Wiring up the junction box on a cell tower to connect the remote radio units to the base station antennas is a complicated process. CommScope has now unveiled a new solution to make it easier and faster to wire up the fibre and power junction box on a mobile cell tower.
CommScope’s alternative comes in the form of a breakout canister, which comes pre-wired on the end of the hybrid trunk cable. The breakout canister forms part of the company’s new HELIAX FiberFeed Direct solution.
The junction box is where a hybrid fibre and power trunk cable terminates at the top of the tower. Each fibre run and power line gets wired into the junction box. From there, hybrid cabling travels out to the remote radio units (RRUs) that ultimately connect to the base station antennas.
Not only is this complicated, but engineers have to carry out the wiring of that junction box while tied to climbing and safety ropes on a tower with the wind blowing, in extreme temperatures or in any number of uncomfortable climate conditions.
Kevin Linehan, VP, CTO, Antenna Systems at CommScope, told Wireless: ‘There is a combination of copper DC and fibre jumper cables in junction box. The engineer has got to find right cables, match them up and connect them correctly. But all of this is done on site and it is fiddly work, especially when you are on top of a roof.’ (See photo of conventional junction box below).
To help reduce complexity, CommScope has come up with its HELIAX FiberFeed Direct, which is designed to speed up deployment by making installation easier and with less errors, so it becomes a get it right first time job.
With the HELIAX FiberFeed Direct most of the work is already completed in factory controlled conditions. The engineering just needs to plug the power and fibre tails into the RRUs, avoiding the need to wire up a junction box on site. The intended result is much easier installations with more reliable results.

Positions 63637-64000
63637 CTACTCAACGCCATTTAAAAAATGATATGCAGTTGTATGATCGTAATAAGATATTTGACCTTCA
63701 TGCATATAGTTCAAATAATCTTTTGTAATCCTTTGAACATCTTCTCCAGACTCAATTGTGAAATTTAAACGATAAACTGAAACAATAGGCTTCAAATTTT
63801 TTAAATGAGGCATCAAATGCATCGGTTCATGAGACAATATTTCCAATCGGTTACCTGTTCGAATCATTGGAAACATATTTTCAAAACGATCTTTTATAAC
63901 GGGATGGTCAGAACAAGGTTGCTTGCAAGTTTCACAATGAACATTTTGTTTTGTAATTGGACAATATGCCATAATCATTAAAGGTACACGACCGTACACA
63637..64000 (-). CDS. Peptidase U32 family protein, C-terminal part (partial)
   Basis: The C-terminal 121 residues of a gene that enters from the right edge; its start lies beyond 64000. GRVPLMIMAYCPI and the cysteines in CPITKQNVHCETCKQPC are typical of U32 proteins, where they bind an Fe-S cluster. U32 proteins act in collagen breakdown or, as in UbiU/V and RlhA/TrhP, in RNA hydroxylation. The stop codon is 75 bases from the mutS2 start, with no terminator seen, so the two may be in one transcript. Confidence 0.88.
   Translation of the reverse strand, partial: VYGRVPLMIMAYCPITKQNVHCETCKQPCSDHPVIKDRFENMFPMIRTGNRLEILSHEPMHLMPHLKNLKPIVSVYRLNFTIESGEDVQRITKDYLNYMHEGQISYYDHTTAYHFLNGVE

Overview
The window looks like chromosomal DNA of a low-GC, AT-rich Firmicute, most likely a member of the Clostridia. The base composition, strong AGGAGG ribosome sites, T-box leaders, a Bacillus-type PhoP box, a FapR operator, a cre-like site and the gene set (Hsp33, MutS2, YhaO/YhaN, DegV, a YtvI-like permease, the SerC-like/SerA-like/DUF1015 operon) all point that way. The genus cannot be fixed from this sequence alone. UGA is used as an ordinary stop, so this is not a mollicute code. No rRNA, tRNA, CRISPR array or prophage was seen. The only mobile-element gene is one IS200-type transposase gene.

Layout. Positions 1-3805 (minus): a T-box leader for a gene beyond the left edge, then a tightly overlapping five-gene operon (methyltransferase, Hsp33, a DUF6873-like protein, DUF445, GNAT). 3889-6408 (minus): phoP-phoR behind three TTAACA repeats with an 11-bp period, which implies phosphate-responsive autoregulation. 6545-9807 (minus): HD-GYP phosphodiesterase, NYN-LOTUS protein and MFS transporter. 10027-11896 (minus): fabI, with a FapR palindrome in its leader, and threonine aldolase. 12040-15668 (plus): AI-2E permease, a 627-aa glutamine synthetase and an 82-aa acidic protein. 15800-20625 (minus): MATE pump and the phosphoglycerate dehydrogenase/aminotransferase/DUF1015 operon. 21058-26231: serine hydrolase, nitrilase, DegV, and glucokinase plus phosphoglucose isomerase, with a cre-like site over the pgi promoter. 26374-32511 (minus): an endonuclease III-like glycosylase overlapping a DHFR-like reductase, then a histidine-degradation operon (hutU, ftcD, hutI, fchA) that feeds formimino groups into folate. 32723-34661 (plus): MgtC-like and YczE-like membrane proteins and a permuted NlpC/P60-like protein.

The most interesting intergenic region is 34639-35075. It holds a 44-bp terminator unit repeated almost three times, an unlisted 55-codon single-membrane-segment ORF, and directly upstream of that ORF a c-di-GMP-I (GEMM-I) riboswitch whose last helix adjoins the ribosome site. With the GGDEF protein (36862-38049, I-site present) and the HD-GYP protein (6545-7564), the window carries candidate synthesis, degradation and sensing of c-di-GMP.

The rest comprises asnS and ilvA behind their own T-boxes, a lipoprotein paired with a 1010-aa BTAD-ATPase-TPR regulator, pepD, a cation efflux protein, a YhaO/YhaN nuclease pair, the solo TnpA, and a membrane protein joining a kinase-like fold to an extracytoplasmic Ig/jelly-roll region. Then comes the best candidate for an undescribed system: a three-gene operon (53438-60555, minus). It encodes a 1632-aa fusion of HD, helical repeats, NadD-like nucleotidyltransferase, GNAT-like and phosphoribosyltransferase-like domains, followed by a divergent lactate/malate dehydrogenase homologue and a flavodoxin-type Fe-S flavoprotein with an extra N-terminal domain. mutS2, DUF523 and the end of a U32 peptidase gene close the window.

HELIAX FiberFeed Direct will mate to any RRU model, reducing the number of overall connections and cutting fibre installation time by half. CommScope believes its FiberFeed Direct customers will also realize about a third less tower loading due to the canister’s physical size.
Linehan said: ‘The radio hub is on top of the cell tower connected to the base unit with a fibre optic hi-speed cable up to the remote radio heads and a power cable. What we have done is bundle those cables. We’ve built the junction box into the cable in effect, so that the engineer does not have to pull them apart and fiddle away up the tower - all the junction box connections are already done and we add a breakout canister. ‘
He added that the HELIAX FiberFeed Direct is another contribution to CommScope’s wider efforts to speed up installation work at cell sites and make it easier, so it can be done by less skilled personnel,
‘HFF Direct speeds deployment processes and the management of the deployment, as you can manage the connections in half the time. Everything is properly measured and the main work pre-done, so that increases turnaround and quality of work on site,’ said Linehan.
Diagram: Comparison between HELIAX FiberFeed Direct connection and conventional junction box connection.
FiberFeed Direct is one of many CommScope innovations for modernising wireless networks that it will be discussing at Mobile World Congress (stands 2I46 and 6I06), February 24-27 in Barcelona, Spain.